(August 16, 2012, New York) After three decades of torrid growth, The New York Times reports, China is encountering an unfamiliar problem with its newly struggling economy: a huge buildup of unsold goods that is cluttering shop floors, clogging car dealerships and filling factory warehouses.
The glut of everything from steel and household appliances to cars and apartments is hampering China's efforts to emerge from a sharp economic slowdown. It has also produced a series of price wars and has led manufacturers to redouble efforts to export what they cannot sell at home.
The severity of China's inventory overhang has been carefully masked by the blocking or adjusting of economic data by the Chinese government - all part of an effort to prop up confidence in the economy among business managers and investors.
But the main nongovernment survey of manufacturers in China showed on Thursday that inventories of finished goods rose much faster in August than in any month since the survey began in April 2004. The previous record for rising inventories, according to the HSBC/Markit survey, had been set in June. May and July also showed increases.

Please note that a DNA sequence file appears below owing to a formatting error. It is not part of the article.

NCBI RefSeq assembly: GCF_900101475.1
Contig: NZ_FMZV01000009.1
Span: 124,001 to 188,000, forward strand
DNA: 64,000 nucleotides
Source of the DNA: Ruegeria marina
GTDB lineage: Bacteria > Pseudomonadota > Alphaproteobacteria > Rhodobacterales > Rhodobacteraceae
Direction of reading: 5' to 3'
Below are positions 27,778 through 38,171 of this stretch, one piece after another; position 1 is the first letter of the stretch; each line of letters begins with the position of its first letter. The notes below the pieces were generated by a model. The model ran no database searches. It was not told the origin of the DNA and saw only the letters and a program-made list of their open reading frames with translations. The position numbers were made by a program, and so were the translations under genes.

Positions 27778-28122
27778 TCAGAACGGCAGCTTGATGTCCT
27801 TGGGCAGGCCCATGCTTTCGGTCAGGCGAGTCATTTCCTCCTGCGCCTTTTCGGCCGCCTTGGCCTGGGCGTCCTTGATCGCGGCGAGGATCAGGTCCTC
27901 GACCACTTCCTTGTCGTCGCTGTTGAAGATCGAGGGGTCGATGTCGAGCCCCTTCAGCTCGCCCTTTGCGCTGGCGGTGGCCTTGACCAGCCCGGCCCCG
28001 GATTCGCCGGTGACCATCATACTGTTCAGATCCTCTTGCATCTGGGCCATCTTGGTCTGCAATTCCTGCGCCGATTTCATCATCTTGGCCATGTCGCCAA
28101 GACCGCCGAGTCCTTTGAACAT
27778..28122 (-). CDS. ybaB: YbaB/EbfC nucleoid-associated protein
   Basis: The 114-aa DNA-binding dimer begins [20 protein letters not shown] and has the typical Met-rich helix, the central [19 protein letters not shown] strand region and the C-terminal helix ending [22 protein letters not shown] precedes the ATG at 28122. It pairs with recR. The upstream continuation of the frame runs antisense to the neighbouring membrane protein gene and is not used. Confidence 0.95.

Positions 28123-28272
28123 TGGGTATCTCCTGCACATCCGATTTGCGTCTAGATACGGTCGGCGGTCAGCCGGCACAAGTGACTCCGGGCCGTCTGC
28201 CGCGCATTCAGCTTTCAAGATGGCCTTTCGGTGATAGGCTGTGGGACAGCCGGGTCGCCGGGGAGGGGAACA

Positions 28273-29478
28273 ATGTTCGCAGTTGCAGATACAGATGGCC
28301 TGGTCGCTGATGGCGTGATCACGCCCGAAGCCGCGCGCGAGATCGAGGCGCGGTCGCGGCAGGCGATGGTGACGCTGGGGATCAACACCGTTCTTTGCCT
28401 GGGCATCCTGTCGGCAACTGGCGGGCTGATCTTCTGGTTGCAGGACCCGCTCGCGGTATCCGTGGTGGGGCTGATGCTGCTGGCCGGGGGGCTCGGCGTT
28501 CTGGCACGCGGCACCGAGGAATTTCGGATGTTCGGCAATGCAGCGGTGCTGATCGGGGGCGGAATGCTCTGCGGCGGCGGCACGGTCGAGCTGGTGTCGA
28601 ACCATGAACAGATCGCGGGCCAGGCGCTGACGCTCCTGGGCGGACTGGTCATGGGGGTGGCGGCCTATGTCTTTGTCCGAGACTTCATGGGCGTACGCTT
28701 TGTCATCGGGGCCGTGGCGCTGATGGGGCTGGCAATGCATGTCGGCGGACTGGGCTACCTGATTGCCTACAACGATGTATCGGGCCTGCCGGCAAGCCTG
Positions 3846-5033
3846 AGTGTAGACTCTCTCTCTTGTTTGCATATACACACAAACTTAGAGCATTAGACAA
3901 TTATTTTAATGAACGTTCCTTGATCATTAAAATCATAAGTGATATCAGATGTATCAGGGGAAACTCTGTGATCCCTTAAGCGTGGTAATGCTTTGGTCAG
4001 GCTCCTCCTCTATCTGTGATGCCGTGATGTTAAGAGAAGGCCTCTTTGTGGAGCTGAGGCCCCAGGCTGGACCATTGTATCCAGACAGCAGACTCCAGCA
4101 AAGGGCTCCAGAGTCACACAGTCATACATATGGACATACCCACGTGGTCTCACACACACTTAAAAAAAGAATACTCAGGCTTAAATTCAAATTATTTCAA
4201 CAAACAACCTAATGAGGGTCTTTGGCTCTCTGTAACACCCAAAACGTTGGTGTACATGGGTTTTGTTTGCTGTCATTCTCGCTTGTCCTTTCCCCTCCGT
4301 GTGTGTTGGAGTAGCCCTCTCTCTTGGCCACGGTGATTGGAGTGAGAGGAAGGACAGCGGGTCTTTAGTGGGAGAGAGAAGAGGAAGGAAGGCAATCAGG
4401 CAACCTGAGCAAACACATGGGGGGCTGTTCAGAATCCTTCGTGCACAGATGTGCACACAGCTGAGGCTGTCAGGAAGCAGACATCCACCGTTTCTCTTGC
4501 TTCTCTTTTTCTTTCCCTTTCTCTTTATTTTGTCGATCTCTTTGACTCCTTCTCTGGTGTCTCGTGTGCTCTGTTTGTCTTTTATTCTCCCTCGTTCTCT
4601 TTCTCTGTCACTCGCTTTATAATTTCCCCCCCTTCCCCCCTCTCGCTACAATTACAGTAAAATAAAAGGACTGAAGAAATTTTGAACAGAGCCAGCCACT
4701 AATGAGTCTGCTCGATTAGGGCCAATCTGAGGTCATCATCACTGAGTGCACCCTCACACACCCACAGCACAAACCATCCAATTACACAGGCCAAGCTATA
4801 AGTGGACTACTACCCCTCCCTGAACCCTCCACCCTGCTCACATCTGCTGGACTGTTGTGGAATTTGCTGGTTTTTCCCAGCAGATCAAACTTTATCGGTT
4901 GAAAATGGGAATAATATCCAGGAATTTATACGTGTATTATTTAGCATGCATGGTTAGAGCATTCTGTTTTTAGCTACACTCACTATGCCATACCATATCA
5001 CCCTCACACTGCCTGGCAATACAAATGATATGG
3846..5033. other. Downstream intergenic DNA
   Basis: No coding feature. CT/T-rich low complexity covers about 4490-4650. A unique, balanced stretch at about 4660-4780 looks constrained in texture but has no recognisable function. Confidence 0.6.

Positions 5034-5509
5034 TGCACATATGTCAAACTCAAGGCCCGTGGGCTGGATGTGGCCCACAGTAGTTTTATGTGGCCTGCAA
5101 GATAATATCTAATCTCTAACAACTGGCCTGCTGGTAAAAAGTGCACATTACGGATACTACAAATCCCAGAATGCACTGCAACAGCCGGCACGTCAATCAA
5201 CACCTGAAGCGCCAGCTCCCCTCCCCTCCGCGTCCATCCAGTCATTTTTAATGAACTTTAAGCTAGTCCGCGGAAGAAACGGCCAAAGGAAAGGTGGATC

Problems in China give some economists nightmares in which, in the worst case, the United States and much of the world slip back into recession as the Chinese economy sputters, the European currency zone collapses and political gridlock paralyzes the United States.
China is the world's second-largest economy and has been the largest engine of economic growth since the global financial crisis began in 2008. Economic weakness means that China is likely to buy fewer goods and services from abroad when the sovereign debt crisis in Europe is already hurting demand, raising the prospect of a global glut of goods and falling prices and weak production around the world.
Corporate hiring has slowed, and jobs are becoming less plentiful. Chinese exports, a mainstay of the economy for the last three decades, have almost stopped growing. Imports have also stalled, particularly for raw materials like iron ore for steel making, as industrialists have lost confidence that they will be able to sell if they keep factories running. Real estate prices have slid, although there have been hints that they might have bottomed out in July, and money has been leaving the country through legal and illegal channels.
China Leaders Forum 2012, "Will the Chinese Tiger Come Roaring Back After the Crisis?", October 2nd, New York City, will provide attendees with the responses to the above-mentioned questions and the most up-to-date review of where the Asian giant stands and the challenges and opportunities for businessmen looking to expand their business with China when others only see growth contraction. Recognized experts, regulators, and strategists, will return to China Leaders Forum 2012 in its fourth edition to provide the information practitioners are looking for in an open and unbiased environment, highly conducive to the most efficient and effective networking.
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